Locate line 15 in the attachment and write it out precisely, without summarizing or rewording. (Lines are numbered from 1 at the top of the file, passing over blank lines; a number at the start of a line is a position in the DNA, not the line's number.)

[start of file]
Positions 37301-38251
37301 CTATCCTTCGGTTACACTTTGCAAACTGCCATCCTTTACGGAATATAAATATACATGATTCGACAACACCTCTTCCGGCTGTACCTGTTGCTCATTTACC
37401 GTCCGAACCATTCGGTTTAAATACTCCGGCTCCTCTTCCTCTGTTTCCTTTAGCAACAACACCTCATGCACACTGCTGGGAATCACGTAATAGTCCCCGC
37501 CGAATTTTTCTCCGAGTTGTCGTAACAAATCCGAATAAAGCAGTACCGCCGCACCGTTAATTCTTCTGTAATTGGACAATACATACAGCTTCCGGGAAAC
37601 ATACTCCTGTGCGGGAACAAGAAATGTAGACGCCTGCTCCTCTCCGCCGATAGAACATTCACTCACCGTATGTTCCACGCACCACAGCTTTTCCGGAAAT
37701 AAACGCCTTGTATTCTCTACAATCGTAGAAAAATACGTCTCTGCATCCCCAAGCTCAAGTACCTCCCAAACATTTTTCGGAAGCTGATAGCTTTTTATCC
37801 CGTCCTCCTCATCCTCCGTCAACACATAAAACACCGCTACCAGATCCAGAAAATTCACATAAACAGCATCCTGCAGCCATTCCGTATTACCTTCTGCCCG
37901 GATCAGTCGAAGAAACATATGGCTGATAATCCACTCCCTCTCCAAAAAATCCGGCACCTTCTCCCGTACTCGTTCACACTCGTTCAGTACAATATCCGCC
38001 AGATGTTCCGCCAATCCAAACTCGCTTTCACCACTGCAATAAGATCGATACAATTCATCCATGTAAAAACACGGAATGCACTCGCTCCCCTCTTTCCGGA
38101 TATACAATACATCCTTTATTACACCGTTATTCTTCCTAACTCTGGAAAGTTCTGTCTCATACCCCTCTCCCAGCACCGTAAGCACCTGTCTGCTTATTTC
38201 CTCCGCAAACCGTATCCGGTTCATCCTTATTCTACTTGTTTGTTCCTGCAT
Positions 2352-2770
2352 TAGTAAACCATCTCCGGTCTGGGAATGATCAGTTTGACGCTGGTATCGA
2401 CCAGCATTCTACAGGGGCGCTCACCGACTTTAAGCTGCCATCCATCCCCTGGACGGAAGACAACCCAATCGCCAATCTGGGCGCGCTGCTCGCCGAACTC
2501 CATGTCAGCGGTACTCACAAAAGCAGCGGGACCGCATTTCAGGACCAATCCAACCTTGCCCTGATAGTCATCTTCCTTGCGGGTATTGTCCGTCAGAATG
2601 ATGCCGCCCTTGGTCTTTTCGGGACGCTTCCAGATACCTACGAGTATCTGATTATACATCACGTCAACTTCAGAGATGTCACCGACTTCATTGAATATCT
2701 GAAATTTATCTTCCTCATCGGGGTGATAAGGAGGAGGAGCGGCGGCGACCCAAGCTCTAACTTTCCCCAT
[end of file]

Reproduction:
2501 CATGTCAGCGGTACTCACAAAAGCAGCGGGACCGCATTTCAGGACCAATCCAACCTTGCCCTGATAGTCATCTTCCTTGCGGGTATTGTCCGTCAGAATG